Civil Rights Coalition Continues To Fight Arizona Employer Sanctions Law
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PHOENIX – The American Civil Liberties Union, the ACLU of Arizona, the National Immigration Law Center (NILC), and the Mexican American Legal Defense and Educational Fund (MALDEF) will continue to challenge the so-called Legal Arizona Workers Act in the U.S. Court of Appeals for the Ninth Circuit. The appellate court issued a decision today denying the coalition’s request to delay the law going into effect while the court considers the appeal. The court’s order did not express any view on the statute’s constitutionality and ordered the appeal to be expedited.
The Arizona employer sanctions law requires employers to check the eligibility of all potential workers – U.S. citizens and immigrants alike – against E-Verify (formerly known as Basic Pilot), a voluntary, experimental and temporary federal database program with a high error rate.
The Arizona law also creates the state’s own system for investigating purported immigration violations and to levy severe state penalties on employers including permanently closing any business that accumulates two violations – regardless of how small – in a three-year period.
The civil rights coalition charges that the law conflicts with federal law and will lead to discrimination against lawful workers who are perceived as being foreign born. Parallel lawsuits have been filed by local Arizona and national business associations, including the United States Chamber of Commerce and the Arizona Chamber of Commerce. Today’s ruling applies to those lawsuits as well.
The statements below can be attributed to the following participants in the lawsuit:
Omar Jadwat, staff attorney with the ACLU Immigrants’ Rights Project:
“We are disappointed the Court did not enjoin the law going into effect but are confident that when the court addresses our legal claims, it will find that Arizona’s unprecedented sanctions regime violates the Constitution. If every state and city were allowed to enact their own immigration laws that are inconsistent with federal law, chaos and confusion will result.”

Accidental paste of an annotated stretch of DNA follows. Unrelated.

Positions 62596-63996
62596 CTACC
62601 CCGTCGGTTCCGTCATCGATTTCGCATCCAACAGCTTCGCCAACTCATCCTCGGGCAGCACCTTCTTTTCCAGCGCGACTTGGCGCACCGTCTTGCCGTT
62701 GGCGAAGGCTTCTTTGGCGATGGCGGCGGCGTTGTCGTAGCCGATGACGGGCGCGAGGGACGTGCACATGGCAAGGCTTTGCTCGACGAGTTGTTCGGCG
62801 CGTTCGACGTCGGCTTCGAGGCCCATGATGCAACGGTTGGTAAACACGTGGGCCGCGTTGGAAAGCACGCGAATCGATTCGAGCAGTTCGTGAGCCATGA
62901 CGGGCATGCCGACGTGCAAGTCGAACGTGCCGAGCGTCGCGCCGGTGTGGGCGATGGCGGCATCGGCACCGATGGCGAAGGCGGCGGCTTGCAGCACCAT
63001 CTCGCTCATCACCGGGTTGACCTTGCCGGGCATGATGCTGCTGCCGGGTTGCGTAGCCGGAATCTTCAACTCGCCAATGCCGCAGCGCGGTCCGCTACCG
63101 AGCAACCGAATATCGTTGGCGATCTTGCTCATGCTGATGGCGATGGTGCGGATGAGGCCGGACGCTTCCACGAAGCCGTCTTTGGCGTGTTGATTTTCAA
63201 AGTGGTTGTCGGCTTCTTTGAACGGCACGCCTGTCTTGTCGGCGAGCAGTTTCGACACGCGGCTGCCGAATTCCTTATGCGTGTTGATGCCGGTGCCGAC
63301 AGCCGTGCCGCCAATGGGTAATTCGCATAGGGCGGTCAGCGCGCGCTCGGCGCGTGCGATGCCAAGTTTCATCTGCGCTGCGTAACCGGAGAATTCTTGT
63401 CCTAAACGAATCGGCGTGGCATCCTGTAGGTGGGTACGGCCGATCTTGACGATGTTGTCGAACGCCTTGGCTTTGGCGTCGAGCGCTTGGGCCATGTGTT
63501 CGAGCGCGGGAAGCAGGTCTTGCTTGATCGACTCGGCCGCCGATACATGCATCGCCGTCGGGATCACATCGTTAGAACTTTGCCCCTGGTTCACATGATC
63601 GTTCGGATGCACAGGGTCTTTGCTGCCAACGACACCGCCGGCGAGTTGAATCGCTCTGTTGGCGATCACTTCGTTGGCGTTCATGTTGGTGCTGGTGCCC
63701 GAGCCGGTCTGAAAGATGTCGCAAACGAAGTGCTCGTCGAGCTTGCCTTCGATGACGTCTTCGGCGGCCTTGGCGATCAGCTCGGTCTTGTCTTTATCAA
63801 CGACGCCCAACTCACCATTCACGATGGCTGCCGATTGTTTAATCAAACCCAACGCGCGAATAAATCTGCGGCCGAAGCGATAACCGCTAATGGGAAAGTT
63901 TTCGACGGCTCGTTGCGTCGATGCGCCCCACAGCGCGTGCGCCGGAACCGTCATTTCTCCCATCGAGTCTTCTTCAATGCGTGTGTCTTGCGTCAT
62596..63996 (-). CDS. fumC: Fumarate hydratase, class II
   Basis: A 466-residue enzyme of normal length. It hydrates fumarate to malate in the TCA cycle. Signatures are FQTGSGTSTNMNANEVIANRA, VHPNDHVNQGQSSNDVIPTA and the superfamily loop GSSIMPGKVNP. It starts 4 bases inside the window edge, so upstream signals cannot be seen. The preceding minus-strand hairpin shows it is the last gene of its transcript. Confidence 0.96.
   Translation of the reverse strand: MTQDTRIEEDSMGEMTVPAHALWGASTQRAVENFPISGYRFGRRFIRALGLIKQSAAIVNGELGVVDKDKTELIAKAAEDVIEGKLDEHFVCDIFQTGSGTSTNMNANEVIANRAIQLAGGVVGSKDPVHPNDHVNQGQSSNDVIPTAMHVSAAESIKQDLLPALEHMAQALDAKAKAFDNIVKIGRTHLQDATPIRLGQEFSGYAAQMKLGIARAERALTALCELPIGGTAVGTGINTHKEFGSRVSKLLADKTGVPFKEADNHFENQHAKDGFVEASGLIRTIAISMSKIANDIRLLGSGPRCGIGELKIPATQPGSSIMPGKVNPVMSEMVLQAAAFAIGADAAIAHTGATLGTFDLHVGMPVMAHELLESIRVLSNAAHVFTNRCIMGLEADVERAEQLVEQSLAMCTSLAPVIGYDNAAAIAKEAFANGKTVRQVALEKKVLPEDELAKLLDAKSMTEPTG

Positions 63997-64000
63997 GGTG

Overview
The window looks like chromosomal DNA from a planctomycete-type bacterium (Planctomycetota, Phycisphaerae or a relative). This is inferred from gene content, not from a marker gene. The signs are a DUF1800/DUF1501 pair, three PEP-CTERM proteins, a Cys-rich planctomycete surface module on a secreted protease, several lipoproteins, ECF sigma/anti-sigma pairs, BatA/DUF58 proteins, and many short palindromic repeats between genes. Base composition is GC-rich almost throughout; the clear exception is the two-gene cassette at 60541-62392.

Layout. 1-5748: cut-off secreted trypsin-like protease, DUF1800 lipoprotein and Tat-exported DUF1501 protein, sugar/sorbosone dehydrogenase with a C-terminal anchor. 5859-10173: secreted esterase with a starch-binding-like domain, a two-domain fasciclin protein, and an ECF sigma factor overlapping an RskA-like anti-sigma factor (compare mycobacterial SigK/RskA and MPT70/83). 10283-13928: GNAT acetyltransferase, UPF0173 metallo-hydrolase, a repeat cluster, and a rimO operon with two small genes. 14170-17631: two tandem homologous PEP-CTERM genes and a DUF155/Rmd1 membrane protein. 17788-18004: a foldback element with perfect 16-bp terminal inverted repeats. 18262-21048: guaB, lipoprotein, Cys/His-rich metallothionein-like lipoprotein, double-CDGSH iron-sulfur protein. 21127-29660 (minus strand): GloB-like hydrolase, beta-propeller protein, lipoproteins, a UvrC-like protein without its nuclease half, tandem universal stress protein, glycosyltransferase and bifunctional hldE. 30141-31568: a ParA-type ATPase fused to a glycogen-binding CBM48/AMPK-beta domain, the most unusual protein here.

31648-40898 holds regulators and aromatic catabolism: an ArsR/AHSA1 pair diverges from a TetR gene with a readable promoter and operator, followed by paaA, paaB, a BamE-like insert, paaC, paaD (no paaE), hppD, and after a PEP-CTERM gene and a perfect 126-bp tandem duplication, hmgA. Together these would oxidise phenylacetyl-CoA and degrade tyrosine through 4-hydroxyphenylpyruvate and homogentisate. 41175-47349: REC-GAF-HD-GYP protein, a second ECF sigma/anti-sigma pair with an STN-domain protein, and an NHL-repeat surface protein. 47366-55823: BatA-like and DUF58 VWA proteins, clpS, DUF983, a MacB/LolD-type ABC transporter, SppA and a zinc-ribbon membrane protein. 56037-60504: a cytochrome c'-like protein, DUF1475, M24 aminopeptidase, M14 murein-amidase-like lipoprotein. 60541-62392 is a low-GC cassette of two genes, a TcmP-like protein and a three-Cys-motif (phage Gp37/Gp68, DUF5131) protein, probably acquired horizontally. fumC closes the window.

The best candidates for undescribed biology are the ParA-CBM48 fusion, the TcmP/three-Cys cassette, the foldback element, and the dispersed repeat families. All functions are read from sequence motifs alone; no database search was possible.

Dan Pochada, Legal Director of the ACLU of Arizona:
“Arizona’s attempt to mandate that every employer use the error-prone E-Verify will harm Arizona workers and employers. This law is not only bad for business, but for American and legally authorized workers whose livelihood should not depend on an experimental database system.”
Linton Joaquin, Executive Director of NILC:
“Arizona’s attempt to override national immigration law has already had serious social, economic and legal costs. The xenophobic climate the law has created has caused immigrants to flee Arizona in droves. Not only is this new statute unconstitutional, it hurts Arizona in the pocketbook at a time when it is already vulnerable due to broader economic trends.”
Kristina Campbell, staff attorney with MALDEF:
“States shouldn’t be passing laws that encourage employers to fire or avoid hiring workers because of an accent or the color of their skin. Instead, what we need is comprehensive immigration reform that will take immigrants out of the shadows and help them get into workforce legally.”
The two cases challenging the Arizona law, Chicanos por la Causa v. Napolitano and Valle del Sol vs. Goddard, were filed on behalf of Valle del Sol, Chicanos por la Causa and Somos America, three Arizona-based organizations.
Lawyers on the case include Jadwat, Lucas Guttentag and Jennifer C. Chang of the ACLU Immigrants’ Rights Project; Daniel Pochoda of the ACLU of Arizona; Jonathan Weissglass, Stephen Berzon and Rebecca Smullin of Altshuler Berzon LLP; Campbell and Cynthia Valenzuela of MALDEF; and Joaquin, Monica T. Guizar and Karen C. Tumlin of NILC.
More information about the lawsuit is available online at:
More information on the ACLU’s work against anti-immigrant laws can be found online at:
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